When the penny drops
At Newark Nursery School in Port Glasgow, musical bumps has been totally revamped. When the music stops, the children don't sit down. Instead, they run to grab one of the inflatable coins on the floor and shout out what it is. The child without a coin, or who can't identify it, is then out.
This is just one of the resources available as part of the nursery's financial education initiative. Following a visit from Margaret Kelly, education finance officer, staff set themselves a task of educating children - and their parents - about money and finance.
Thanks to funding from the Financial Inclusion Fund, the children now have access to magnetic money which can be used in play; cards to play Snap have been made with coins on the faces; and real money is available for etching and for use in the nursery shop.
Hazel Mitchell is headteacher at the nursery. "A lot of children now- adays don't know where money comes from. They assume you just go to the hole in the wall, or swipe a credit card. Some don't understand the concept of working for money," she says.
As well as reinforcing the work ethic, developing numeracy skills has been high on the agenda. "We replaced the number line with a line of coins in the maths corner, and the children very quickly learned to recognise the different coins. As they advanced, we were able to challenge them with the difference between a 10 pence piece, and 10 one penny pieces."
At the training session for staff, Mrs Kelly explained what kinds of financial education were going on in primary and secondary schools; why financial education was so important, and informed them of the resources and funding available. This led to a parents' day with the focus on saving money.
"We invited Inverclyde's financial fitness team along to speak to parents, as well as the credit union for them to talk to and, ideally, join. It was well attended and really successful; even some of the staff joined," says Ms Mitchell. "Margaret even arranged for all the children to receive a piggy bank with a Pounds 1 coin in it, to encourage them to save."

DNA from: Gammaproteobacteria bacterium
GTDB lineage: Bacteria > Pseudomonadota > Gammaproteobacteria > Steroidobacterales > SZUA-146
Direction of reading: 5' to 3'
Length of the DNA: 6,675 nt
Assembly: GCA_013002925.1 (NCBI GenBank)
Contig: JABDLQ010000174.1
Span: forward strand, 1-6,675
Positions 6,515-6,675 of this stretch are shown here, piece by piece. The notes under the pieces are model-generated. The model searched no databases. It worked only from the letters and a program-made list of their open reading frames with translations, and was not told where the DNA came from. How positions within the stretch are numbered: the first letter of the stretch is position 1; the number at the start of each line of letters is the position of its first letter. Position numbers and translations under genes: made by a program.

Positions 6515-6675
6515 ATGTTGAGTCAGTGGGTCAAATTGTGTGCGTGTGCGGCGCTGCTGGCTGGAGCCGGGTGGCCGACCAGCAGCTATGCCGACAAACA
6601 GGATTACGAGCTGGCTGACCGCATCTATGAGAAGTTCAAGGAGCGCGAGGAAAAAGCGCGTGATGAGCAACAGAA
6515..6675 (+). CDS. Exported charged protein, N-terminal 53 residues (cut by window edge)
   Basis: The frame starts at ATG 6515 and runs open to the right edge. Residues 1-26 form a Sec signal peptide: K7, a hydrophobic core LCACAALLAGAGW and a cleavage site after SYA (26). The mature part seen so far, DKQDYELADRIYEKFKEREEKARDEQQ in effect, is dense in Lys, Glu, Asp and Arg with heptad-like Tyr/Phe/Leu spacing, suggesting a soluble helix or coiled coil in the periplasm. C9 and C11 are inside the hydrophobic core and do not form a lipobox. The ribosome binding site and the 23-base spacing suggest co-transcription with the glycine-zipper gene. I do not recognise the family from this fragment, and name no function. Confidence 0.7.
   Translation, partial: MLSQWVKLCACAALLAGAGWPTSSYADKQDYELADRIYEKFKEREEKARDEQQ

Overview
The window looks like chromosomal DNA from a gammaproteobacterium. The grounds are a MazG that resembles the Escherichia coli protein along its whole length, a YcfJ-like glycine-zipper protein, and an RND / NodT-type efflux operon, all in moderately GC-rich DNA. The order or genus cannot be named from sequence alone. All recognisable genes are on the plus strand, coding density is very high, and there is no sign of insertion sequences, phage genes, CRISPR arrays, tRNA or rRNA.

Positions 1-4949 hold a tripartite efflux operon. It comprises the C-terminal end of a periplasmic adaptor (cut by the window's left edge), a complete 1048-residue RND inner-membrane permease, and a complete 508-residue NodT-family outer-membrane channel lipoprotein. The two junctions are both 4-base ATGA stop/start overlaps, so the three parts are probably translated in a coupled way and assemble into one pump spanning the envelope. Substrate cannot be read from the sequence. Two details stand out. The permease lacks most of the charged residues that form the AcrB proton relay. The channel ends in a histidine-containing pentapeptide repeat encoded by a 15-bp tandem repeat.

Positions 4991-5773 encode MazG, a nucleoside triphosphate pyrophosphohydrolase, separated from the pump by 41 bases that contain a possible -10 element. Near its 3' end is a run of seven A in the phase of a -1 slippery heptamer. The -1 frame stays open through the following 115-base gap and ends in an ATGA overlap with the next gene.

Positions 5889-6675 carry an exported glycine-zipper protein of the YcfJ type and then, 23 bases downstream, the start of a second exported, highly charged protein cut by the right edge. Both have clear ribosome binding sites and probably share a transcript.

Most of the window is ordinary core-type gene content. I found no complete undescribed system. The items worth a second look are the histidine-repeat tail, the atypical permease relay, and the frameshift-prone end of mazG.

Whenever possible, real money is used. As well as being more realistic, it allows the children the chance to handle the real thing and to make the association easier. A nursery shop has been set up, with the children taking charge, as well as writing the signs and prices.
"The shop is really good for emergent writing," says Ms Mitchell, "and the children have been good at writing the prices. But, as well as this, we have incorporated it into other areas. In the arts area, Monopoly money is used to make pictures, and coins are available for rubbings."
She describes the staff as very innovative, from visiting a supermarket to inventing the game "Roll a penny", where the rules involve choosing a coin, saying what it is and rolling it down an upturned light tube, into a hoop.
The work came to a temporary halt when the nursery moved premises, but now that they have settled in, they are ready to proceed to the next stage - the opening of the nursery bank, to encourage a saving culture. Parents have agreed to help and children will be given a passbook which will be marked up each week.
Mrs Kelly is pleased with how things have gone. "Inverclyde was recently highlighted by the Scottish Government as an area of red alert for the high number of families who were classed as income deprived, and who didn't have a bank account or savings. My remit was to develop a strategy to do something about this, and to introduce savings to schools," she says.
"There was a genuine interest from everyone - staff, parents, and children - with the staff coming up with some innovative and creative ideas. I am really pleased with how it went and how it is continuing. In the short time it has been running, a vast amount of work has gone on, and there has been a huge interest.
"After all, money touches everyone's lives in some way."